The Lake Report has had a great week, having been honoured for our hard work with 14 provincial awards at the Ontario community newspaper world's “who’s who” competition of the year.
It puts into perspective the work we do at the paper. We were the most awarded paper in Ontario this year, in our first time entering the competition. That is pretty humbling, to be honest.
But not only are we happy about our achievements shining brightly, we’re also excited to see so much good news this week and that our paper directly contributed to some of the wonderful achievements for our entire town.
Firstly, we’re happy to see the name of the Negro Burial Ground changed to the Niagara Baptist Church Burial Ground. Finally.
All around, the name is simply more respectful.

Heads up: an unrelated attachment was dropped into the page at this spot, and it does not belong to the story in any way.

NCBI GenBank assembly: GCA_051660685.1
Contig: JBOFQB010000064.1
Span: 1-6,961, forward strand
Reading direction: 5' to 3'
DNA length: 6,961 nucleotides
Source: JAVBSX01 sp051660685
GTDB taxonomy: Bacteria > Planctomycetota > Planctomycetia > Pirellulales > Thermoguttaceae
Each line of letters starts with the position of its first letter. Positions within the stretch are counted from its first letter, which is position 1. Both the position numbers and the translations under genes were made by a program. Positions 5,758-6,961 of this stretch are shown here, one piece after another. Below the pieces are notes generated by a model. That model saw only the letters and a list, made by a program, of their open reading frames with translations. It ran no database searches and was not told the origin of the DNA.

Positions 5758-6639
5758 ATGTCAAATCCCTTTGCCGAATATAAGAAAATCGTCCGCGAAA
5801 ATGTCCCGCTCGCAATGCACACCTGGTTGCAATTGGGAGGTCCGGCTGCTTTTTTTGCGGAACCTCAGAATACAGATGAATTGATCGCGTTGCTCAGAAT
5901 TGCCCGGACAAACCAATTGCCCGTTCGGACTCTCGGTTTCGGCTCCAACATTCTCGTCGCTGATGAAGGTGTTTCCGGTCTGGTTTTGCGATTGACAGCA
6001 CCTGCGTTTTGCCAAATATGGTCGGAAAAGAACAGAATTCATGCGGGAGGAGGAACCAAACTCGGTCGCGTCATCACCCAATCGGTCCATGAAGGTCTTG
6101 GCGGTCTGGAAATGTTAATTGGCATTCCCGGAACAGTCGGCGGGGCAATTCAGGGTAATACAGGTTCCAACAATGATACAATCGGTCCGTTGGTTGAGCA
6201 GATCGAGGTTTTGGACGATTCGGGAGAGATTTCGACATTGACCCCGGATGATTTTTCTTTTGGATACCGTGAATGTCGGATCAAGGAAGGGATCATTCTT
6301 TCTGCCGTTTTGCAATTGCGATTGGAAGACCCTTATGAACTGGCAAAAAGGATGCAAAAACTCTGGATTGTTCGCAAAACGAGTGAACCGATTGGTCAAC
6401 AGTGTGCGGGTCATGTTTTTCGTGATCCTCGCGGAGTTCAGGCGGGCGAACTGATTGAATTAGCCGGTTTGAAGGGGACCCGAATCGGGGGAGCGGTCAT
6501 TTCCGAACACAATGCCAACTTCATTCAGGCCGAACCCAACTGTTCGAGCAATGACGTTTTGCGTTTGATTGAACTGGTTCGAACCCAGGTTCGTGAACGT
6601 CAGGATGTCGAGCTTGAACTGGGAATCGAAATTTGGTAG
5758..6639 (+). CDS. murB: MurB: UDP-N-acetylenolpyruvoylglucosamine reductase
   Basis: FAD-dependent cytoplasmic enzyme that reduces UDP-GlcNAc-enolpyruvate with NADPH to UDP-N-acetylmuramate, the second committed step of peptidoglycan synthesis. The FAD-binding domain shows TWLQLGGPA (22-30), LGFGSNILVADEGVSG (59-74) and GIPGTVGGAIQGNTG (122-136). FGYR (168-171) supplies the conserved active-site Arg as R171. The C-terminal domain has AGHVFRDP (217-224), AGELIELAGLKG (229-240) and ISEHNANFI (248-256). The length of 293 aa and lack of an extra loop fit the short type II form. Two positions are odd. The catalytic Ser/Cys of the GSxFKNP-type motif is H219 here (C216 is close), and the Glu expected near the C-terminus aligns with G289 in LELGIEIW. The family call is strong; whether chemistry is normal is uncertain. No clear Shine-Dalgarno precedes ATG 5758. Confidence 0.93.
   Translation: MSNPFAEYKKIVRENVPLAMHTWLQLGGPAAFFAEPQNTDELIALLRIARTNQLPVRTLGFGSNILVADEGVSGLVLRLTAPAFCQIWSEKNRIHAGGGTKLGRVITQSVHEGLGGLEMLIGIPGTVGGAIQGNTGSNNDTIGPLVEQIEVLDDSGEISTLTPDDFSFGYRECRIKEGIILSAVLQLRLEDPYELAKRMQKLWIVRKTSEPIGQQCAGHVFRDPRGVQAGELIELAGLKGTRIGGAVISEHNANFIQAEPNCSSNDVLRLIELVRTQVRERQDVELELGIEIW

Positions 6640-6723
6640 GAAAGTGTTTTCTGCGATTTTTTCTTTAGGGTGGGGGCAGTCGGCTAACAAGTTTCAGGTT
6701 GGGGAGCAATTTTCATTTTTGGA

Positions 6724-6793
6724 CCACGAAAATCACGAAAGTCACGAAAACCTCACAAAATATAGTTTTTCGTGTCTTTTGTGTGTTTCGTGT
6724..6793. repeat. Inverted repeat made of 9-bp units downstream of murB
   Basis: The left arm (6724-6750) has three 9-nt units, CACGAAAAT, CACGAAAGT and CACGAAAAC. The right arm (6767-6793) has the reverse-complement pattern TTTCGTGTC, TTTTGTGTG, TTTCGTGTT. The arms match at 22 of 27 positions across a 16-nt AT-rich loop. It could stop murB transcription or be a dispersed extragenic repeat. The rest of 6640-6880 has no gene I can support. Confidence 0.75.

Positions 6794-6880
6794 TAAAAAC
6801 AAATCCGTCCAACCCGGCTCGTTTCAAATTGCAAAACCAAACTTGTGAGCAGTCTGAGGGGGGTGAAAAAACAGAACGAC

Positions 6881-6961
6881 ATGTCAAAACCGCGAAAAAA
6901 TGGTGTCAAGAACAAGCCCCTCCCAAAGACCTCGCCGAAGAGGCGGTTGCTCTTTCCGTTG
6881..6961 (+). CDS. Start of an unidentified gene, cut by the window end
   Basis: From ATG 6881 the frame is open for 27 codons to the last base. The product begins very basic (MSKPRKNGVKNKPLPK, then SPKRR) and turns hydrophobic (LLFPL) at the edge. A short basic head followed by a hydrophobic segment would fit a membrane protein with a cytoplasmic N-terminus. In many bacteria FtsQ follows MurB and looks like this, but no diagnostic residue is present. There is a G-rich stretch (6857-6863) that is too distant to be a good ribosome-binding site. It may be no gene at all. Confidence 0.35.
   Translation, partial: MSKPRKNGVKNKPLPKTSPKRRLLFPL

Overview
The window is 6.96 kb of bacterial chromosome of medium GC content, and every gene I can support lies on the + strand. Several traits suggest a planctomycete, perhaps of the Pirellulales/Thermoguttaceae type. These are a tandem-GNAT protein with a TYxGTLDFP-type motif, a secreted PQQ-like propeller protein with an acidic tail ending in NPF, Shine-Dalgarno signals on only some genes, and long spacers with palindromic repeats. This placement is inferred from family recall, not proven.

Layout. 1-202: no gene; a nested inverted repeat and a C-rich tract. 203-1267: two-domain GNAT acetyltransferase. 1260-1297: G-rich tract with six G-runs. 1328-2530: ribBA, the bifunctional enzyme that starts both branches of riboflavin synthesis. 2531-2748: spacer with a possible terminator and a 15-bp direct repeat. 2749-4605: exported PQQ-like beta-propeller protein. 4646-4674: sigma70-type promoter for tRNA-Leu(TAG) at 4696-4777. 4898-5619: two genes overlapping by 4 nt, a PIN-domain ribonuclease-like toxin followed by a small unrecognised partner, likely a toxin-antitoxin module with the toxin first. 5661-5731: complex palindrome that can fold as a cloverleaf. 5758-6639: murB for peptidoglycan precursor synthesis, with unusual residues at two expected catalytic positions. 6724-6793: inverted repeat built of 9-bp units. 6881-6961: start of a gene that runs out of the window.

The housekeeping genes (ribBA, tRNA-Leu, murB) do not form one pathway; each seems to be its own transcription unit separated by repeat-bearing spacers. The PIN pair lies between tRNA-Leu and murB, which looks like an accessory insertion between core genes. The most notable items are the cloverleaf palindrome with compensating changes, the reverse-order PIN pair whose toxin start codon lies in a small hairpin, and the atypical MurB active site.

And at the same location, it’s great to see researchers like Jim Russell diving in (unobtrusively) and finding more information about the history of early Black Canadians in Niagara-on-the-Lake.
Kudos all around, and to our reporter Evan Saunders, whom Russell credited with helping him deal with the Town of NOTL — which we know can be a wall of red tape and make-work that often holds up projects.
We’re excited to see so many spring cleanups happening around our town — Garrison, Glendale, Queen’s Royal — and lots of people out doing it on their own.
We’re incredibly happy to see events, fundraisers and festivals returning. For too long we all have been unable to be out with our neighbours enjoying the things that make NOTL special.
We’re ecstatic to see our International Women’s Day story about Teresa Wong had such an immediate and profound effect on her situation. Kudos to Janice and Michael Dodd for reaching out to her. We hope it’s a long-lasting friendship — and we’ll be following along when the rest of Wong’s family arrives from Hong Kong.
It’s also really nice to see the Niagara Peninsula Conservation Authority replacing trees at Butler’s Burial Ground and Two Mile Creek. Like most NOTLers, we love our forest canopy. Hopefully this rejuvenation project is a boon to the local ecosystem.